Importance of proper Breathing

When this happens, bad habits follow. Two of the most common are holding the breath and inefficient muscle activity – and both of these limit your performance. Not only does holding the breath limit oxygen intake, but it also causes muscular dysfunction and stiffness. Every breath should naturally open the chest, shoulders, rib cage, and abdomen, but when the breath is held all of these areas stay closed, and over time this creates so much tension that proper breathing is no longer even possible (luckily this IS reversible).

It’s nearly impossible to hold your breath and expect to still move efficiently. Tension spreads throughout the body, and muscles that work AGAINST the intended movement of whatever exercise you are performing begin to fight against the muscles that should be doing the bulk of the work. So now you have tight, dysfunctional muscles and reduced performance. Whether the goal is to build muscle, burn fat, or perform better, minimizing tension is always vital. Less tension leads to more efficient movement, which leads to more effective exercise and muscle activation.

Effects of Stress

Tension is also closely related to stress, so when you increase one you tend to increase the other. Restricted breathing is also directly connected to higher stress levels. One of the biggest reasons that meditation helps to alleviate stress is because it promotes better breathing, which reduces tension and releases stress 24/7. Stress can potentially have even MORE limiting effects on aesthetic goals than even tension. Higher stress levels leads to hormonal responses that will majorly impact your fitness goals. Cortisol, for example, is created at much higher levels when you are under stress, and this impairs recovery between workouts, reduces energy levels, and promotes storage of fat, among plenty of other negative effects. Improvements happen BETWEEN workouts, so to get the most of your recovery, you must minimize stress placed on your body.

Holistic Aspect

While activities such as meditation or low-intensity cardiovascular exercise are incredibly effective habits for improving health and wellness (not to mention improving aesthetic results by lowering stress and tension as covered above!), muscle has unfortunately been undervalued for its health benefits. Muscles aren’t just there for athletic performance and appearance, they actually may MANY roles in overall health that few people are aware of.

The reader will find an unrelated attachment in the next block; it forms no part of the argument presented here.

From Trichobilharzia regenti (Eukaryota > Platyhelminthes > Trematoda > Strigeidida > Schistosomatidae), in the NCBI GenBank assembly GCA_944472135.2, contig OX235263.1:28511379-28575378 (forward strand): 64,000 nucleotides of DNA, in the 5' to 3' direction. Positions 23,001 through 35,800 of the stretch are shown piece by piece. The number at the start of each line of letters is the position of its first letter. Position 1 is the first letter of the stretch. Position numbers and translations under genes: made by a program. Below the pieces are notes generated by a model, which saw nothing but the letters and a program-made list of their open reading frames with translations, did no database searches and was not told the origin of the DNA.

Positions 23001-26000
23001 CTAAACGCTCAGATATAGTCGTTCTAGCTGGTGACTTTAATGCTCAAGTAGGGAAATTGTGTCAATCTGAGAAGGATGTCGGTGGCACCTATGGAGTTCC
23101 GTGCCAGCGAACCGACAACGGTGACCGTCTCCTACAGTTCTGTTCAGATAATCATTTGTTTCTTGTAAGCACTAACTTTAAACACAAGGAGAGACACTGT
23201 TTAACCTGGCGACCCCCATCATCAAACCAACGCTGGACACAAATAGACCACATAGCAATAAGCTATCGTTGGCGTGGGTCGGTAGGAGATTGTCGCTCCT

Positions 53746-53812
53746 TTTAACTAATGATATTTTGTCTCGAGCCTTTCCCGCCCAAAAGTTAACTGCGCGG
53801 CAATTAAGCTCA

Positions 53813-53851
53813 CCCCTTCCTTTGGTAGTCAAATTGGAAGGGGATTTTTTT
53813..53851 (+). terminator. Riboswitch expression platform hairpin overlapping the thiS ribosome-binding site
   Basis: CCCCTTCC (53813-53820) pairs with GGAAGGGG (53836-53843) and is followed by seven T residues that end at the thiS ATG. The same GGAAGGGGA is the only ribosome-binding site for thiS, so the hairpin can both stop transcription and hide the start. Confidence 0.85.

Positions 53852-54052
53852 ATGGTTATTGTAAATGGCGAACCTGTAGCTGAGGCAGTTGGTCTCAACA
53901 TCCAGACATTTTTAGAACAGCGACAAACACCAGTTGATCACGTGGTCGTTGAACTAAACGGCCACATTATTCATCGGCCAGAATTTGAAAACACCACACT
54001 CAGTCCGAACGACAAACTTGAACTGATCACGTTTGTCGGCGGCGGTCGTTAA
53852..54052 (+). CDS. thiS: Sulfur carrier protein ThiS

Physiological and Psychological benefits

A key finding in recent years that has changed the way we view muscle is that we now know that muscle is not just affected by hormones (i.e. testosterone aiding in increasing muscle mass), but now we know that muscle tissue actually SECRETES hormones of its own. As a result of these hormones released by muscle tissue, it’s now understood that muscle plays an important role in the endocrine (hormonal) system and plays a key role in areas such as regulating blood sugar and sleeping patterns, as well as regulating inflammation responses. Increased muscle tissue has also recently been linked to reducing the likelihood of health issues such as Type II Diabetes, cardiovascular disease, cancer, dementia, and depression.

Another way that aesthetic training can improve overall wellness is through it’s psychological benefits. Mental health is a key part of overall well-being, and the health of the body tends to be a reflection of the health of the mind. While you don’t want to get caught up in an unattainable quest for physical perfection (spoiler alert: you’ll never stop finding faults no matter how good you look!), there is little doubt that improving your appearance can dramatically change your self-image and confidence, which spills into everything that you do.